Leaving the country is tough

My new reality

There have been many hurdles jumped in the past 3 weeks since I “left” work.   Left it quoted because I picked up two shifts for some extra spending money.   I felt I had to in order to balance out all that had been purchased for departure into 3rd world countries for an 8-9 month hiatus from the good old USA.  I remember feeling restless about the credit card bill, and that carried over into small problems and made them feel bigger.  But as the departure creeps closer and the checklist is getting smaller the feeling of excitement and anticipation of what our new reality is going to be is growing.  Everyone who goes out on long backpacking journeys has their own trial-and-error memories of what to bring and how to plan the next large chunk of a year out of your bag.  It can be pretty intense.

The travel clinic:
My trip to the travel clinic was interesting to say the least.   I got to deal with the fact that my insurance coverage in Rhode Island was non-existent because it was a Massachusetts insurance plan.  I went to a travel clinic in Worcester and the nurse practitioner was not impressed.  When asked to list what countries I was potentially going to be in my answer was met with confusion.  “What do you mean Central and South America, I need specific countries.”  So we looked at a map and I started naming all of them as potential areas.  Four shots were administered into my arms to get immunized for the trip.  A tetanus and typhoid fever vaccine in my left shoulder area and a yellow fever and hepatitis vaccine in my right arm.  I almost passed out upon receiving the immunizations for no reason.  I’m not scared of needles or have a weak stomach.  This happened whenever I gave blood or had blood drawn but for different reasons.  I think my body doesn’t like things injected in or taken out.  After juice (not kidding)  I couldn’t give a choice on the antimalarial prophylaxis because the drugs sounded either too expensive or the side effects were the exact opposite of what the trip was supposed to be about.  Take these, but stay the hell away from the sun because some chemical in the drug reacts with sunlight.  And all of the intense do’s and dont’s for health risks had me wondering what people who live there do and don’t do.  Don’t drink the water (obvious).  Don’t swim in it either.  Wash your hands before handing any food.  Don’t eat salads. Don’t eat food off a cart on the street.  Avoid pork.  Don’t eat anything that isn’t heated until hot.  That’s cool, we’ll just be hanging around the equator indoors with the blinds shut from the outside world scared of getting sick for your entire trip.  I chose the cheap antibiotics and plan on seeing how bad the side effects are.  If they are too much for me I’ll figure out something else.  Eh.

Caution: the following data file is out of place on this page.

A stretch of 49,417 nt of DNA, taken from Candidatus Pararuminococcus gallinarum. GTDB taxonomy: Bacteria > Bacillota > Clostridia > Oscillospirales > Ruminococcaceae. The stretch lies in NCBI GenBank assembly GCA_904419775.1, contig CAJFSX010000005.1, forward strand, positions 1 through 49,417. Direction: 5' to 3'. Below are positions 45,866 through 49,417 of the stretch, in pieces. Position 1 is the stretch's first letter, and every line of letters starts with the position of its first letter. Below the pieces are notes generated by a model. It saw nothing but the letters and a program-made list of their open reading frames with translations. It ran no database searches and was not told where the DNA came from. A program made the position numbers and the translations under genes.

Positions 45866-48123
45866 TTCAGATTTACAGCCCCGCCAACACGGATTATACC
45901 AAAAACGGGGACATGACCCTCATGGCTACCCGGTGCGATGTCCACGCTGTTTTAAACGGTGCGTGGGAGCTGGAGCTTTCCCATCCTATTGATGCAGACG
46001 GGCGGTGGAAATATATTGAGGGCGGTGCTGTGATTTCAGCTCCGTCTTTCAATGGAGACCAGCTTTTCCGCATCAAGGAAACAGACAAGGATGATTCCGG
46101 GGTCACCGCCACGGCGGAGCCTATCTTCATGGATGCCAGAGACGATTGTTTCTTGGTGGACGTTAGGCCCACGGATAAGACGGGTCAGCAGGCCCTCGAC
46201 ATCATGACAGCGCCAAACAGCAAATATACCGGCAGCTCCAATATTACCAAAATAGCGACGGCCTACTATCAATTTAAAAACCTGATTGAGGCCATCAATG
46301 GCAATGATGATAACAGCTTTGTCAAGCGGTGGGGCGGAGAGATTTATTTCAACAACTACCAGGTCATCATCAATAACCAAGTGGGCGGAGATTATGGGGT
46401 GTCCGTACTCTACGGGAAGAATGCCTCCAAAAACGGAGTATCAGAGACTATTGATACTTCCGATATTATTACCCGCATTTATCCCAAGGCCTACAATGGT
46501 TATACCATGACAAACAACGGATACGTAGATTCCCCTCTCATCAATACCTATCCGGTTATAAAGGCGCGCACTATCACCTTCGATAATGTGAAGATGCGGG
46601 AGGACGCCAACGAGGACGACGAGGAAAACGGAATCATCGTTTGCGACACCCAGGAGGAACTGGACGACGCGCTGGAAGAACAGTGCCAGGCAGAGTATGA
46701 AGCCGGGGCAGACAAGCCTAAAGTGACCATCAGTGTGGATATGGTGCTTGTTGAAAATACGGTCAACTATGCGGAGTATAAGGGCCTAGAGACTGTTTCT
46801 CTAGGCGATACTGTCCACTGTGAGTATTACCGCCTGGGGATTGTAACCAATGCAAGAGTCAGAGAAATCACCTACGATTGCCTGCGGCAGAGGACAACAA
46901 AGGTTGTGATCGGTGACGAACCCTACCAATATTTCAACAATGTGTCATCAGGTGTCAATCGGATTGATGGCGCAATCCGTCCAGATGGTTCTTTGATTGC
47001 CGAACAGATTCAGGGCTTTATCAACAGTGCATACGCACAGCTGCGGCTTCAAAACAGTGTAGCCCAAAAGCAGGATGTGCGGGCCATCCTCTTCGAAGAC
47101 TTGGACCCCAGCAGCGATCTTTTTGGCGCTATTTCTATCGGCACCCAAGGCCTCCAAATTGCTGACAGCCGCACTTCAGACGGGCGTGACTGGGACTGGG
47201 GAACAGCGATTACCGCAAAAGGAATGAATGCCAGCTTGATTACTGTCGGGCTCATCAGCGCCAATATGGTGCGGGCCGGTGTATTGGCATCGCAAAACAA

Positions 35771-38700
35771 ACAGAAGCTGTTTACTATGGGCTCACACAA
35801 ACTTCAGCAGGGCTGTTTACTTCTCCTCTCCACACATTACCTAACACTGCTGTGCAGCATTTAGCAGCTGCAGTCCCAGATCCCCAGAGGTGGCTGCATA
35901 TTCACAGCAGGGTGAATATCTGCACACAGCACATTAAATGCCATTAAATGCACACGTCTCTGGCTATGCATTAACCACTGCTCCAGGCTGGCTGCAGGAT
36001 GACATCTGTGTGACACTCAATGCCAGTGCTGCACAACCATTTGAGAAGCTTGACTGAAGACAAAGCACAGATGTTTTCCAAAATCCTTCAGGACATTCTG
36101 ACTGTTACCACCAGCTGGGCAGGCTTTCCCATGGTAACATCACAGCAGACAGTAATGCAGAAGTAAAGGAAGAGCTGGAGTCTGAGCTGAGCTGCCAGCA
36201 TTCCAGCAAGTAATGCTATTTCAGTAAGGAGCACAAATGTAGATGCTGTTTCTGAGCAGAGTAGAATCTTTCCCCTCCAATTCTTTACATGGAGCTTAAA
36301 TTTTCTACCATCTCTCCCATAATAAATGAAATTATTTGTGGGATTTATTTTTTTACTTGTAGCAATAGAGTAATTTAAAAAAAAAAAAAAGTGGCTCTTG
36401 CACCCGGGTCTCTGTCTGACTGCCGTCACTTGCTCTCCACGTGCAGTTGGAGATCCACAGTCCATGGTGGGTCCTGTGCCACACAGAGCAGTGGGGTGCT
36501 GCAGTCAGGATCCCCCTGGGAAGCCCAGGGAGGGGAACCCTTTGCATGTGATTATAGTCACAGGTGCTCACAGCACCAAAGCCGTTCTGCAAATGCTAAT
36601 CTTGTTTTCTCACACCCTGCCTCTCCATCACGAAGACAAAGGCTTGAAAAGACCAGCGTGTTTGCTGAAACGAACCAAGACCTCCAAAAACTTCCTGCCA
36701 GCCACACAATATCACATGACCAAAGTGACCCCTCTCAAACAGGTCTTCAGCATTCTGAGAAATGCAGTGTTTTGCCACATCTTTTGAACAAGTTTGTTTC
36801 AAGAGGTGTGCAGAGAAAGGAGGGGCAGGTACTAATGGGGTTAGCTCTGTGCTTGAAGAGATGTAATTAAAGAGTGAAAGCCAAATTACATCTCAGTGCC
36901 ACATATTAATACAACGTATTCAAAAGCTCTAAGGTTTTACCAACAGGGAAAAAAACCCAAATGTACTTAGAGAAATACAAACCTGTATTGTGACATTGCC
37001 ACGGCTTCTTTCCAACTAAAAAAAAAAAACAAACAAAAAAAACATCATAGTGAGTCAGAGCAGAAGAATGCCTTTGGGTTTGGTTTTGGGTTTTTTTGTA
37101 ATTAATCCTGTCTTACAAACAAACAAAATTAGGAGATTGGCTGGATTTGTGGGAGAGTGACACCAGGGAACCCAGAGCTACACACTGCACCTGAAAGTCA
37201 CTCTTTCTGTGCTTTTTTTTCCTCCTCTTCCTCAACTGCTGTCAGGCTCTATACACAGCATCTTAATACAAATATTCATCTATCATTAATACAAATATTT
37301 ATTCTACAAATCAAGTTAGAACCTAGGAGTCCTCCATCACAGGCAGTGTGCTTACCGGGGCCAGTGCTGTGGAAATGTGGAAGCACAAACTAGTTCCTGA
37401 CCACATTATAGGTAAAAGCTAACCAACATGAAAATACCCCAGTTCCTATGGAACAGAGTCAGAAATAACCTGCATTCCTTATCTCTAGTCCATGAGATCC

Things to buy/sell on ebay:
So I started selling off all my things I could think of that had some sort of monetary value and I could live without.  I also had to purchase some important items that were unavailable in stores for reasons I’ll explain soon. This was both favorable at times and frustrating as hell.  I wound up letting go of my old video camera and it’s top of the line fisheye lens, my truck,  my rugs, my chairs, my projector,  and anything else that was deemed unnecessary.   I had to buy a D7000 on ebay because they were sold out everywhere.  Their Thailand plant was shut down by a huge flood and the supply was gone.  On ebay people were selling the just the body’s at a $300-400 markup .  It took several weeks but I locked in a mint condition one at a bargain of 100$ above MSRP. I wouldn’t have done this had I been told I could pre-order and have it before March 1st (departure).  The next shipment comes in this Friday (found out yesterday).  Oh well.  Then lenses, battery cards, and a new holster for slightly discrete handling.

Backpack: you’re newest travel companion.